One of the main questions heading into the start of the Clippers’ first-round series versus the Mavericks was whether Ivica Zubac would be able to make an impact defensively. A year ago in the postseason, the Golden State Warriors played Zubac off the floor with their five-out lineup, and there was some concern that it would happen again against an offense that spreads the floor and whose center operates from the perimeter.
Instead, Zubac emphatically made his case in Game 1 for why he belongs on the court against Dallas, no matter what personnel the Mavericks throw out. Zubac had 10 points and 10 rebounds in the first game of the series, adding two blocks and just one foul in 22 minutes. LA outscored Dallas by 17 points in his time on the floor.
Before the series began, Luka Doncic noted that the Clippers’ physicality was a challenge on defense, and that Zubac in particular was an underrated defender. The young Mavericks star’s comments proved prescient.
Dallas came into the game with an offensive rating of 115.9, and that fell to 96.0 when Zubac played. He deterred the Mavericks from entering the paint altogether. They attempted only 18 shots in the restricted area during the game, compared to their average of 27.1 attempts. Only seven of those game with Zubac on the court, per NBA Stats. Simply keeping teams away from the basket, the most efficient area to score on the court, is the foundation of a successful defense.
Dallas shot 4-of-7 against Zubac on those looks, which is even lower than the league average of 63.5%. Just look at what happens when Doncic attempts to finish in the lane when Zubac is there. Zubac stays tall, avoids contact with body, and is able to defend and even block the shot without fouling. Doncic earned 15 free throws during Game 1, but only four came during Zubac’s minutes.
Conversely, watch what happens when Doncic attacks the basket and Zubac isn’t there to help. Marcus Morris Sr., who had an excellent game, has to foul Doncic on the first attempt, and Kawhi Leonard can’t even prevent Doncic from getting a good look at the rim.
Sometimes, big centers can protect the paint, but they compromise the integrity of the defense when they’re tasked with defending in space. That wasn’t the case with Zubac. The Mavericks got more threes when he was out of the game, and shot them at a higher clip. They also turned the ball over less and got more rebounds. Dallas had an above-average offensive rating (112.9) when Zubac wasn’t in the game, but the Mavericks were completely destroyed in his minutes.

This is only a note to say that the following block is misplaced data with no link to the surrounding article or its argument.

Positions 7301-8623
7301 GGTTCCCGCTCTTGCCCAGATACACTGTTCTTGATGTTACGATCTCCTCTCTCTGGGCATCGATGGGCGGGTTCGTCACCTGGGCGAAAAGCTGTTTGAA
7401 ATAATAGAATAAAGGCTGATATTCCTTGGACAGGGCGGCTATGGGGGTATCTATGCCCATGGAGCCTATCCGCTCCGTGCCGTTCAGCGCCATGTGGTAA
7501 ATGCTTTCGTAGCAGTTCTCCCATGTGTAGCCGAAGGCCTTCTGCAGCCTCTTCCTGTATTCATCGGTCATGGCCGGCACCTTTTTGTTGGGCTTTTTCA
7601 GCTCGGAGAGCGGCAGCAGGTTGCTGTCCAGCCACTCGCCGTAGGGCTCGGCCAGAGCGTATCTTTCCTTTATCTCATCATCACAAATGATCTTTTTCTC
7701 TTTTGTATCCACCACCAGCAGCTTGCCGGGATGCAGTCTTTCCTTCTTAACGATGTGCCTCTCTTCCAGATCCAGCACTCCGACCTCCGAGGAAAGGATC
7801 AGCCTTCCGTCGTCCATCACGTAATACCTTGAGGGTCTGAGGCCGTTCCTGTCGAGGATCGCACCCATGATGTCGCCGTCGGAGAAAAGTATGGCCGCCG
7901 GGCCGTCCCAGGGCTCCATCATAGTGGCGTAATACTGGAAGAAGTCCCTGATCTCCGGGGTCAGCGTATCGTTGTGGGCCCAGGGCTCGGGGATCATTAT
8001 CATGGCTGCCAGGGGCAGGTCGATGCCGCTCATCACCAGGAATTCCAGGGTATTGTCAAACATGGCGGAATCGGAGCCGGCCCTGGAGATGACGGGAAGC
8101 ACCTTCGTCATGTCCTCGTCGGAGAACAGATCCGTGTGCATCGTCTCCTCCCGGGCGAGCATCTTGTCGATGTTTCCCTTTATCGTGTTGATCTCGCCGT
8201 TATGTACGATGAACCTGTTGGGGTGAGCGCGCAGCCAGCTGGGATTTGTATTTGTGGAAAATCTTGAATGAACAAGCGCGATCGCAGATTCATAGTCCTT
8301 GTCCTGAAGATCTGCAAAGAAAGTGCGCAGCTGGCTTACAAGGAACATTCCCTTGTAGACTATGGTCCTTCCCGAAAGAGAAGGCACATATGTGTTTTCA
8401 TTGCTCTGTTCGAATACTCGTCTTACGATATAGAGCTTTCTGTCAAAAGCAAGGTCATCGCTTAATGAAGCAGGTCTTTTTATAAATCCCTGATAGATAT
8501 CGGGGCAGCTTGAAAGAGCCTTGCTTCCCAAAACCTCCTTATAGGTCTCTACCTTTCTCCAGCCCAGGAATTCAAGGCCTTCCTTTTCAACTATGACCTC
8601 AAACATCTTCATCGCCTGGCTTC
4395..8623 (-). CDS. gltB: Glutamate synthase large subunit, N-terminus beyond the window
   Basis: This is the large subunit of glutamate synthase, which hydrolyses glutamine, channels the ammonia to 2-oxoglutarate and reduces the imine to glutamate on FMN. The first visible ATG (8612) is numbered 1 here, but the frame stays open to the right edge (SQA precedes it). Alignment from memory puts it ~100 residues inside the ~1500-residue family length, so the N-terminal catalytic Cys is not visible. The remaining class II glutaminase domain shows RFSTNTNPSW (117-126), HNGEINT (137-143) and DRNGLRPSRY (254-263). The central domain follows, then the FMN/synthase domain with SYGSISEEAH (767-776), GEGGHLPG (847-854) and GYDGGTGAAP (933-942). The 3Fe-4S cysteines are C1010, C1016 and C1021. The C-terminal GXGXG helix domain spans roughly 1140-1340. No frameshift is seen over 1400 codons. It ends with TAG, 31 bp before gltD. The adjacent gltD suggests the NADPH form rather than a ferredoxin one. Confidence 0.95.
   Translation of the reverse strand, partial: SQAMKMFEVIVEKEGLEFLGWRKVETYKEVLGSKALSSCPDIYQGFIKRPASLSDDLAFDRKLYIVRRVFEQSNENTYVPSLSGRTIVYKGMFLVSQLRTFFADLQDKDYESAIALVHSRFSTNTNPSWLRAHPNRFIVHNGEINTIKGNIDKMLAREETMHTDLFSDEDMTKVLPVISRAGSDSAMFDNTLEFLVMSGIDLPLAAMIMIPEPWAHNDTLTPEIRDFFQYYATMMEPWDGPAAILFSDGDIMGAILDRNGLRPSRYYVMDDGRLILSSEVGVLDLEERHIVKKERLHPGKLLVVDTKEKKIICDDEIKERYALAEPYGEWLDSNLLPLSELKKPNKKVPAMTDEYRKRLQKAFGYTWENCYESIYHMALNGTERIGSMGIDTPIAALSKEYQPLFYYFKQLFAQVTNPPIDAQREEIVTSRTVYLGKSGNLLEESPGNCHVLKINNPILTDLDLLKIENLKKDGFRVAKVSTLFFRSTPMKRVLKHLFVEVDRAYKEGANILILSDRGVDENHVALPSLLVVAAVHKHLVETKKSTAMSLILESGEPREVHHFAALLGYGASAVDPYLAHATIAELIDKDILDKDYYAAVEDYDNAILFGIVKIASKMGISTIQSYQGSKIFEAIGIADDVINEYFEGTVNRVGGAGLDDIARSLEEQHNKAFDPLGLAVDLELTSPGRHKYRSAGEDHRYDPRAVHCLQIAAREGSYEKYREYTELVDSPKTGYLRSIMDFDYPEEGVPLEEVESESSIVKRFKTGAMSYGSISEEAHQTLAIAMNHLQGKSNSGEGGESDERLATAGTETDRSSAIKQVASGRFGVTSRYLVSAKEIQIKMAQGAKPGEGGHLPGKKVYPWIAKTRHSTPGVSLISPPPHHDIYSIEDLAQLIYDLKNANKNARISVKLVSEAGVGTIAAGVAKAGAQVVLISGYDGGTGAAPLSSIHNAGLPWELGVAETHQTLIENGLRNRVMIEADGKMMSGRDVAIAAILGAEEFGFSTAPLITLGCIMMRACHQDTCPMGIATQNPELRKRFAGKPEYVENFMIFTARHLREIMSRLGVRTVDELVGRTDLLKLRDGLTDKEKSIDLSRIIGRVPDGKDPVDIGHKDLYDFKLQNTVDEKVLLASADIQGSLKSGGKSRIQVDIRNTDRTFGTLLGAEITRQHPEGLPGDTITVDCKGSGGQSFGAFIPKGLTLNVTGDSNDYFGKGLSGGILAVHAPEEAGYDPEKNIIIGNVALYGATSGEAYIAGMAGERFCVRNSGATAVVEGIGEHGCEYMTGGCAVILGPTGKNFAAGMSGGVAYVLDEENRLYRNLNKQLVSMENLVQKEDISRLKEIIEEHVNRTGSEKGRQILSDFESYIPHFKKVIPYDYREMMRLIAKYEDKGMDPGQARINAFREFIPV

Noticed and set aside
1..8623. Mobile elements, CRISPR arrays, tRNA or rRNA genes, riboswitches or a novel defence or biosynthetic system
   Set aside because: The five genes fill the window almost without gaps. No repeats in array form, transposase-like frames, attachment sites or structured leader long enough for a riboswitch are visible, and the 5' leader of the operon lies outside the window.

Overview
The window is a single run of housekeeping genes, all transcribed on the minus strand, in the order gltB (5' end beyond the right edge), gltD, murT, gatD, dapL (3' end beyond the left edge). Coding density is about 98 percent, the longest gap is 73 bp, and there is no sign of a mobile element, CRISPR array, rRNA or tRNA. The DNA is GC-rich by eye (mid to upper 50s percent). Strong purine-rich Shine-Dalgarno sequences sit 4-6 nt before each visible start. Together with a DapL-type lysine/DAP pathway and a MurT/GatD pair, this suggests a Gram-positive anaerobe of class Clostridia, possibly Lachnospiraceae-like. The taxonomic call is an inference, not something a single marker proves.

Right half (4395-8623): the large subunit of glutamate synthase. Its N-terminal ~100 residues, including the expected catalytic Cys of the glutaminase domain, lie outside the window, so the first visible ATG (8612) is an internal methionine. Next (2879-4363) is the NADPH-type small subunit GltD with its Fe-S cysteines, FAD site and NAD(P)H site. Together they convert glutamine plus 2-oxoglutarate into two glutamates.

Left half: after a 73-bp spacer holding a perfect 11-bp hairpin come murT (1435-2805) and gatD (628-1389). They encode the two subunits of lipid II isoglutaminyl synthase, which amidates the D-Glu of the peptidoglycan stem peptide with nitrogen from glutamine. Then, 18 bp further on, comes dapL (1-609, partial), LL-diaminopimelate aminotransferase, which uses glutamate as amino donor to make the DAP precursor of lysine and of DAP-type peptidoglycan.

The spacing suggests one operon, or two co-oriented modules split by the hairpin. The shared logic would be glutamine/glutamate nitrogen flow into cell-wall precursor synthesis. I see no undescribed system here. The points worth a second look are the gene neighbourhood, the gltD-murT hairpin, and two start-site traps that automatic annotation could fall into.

Although his defense got the majority of the attention, Zubac’s offense was equally noteworthy. He knew coming into this series that he would be able to control the paint on both of the ends of the floor with Dallas missing Dwight Powell, and Zubac wanted to take advantage on the offensive glass and on rolls to the rim.
Zubac did both in Game 1. He collected 22.7% of available offensive rebounds, including two putbacks, and he constantly made himself a target at the basket. Per PBP Stats, his average shot attempt was 1.42 feet away from the rim. Here, he sets the high screen for Paul George and rolls to the basket on a delay to be there for the second-chance attempt.
The Clippers still didn’t play Zubac during the fourth quarter, in what has become an unfortunate trend this season, but that was likely a function of Kristaps Porzingis being out the game and Dallas playing no real center. Porzingis presumably won’t be ejected again in this series, giving Zubac the opportunity to play during crunch time. He has earned it, and he has shown that the Clippers are better off with him in the game, despite all of their small ball options.
Zubac has made the transformation from being easily replaceable to indispensable, and before practice Tuesday, Doc Rivers told the media that there is no player he is more proud of on this team.
“He’s in better shape, number one,” Rivers said. “He’s more active. He’s become a smarter player. We’re using him in a little different way to help him out. But he’s just put the work in, man. Probably of all the guys on our team, I don’t think I’m more prouder of anyone than of Zu, because we didn’t know if he wanted to do the work and put in the time. He’s done that. He’s so dedicated. It’s just great to watch.”
It hasn’t been so fun for the Mavericks to watch Zubac go to work. They’ll see if they can finally crack the code on the fast-improving Clippers center in Game 2.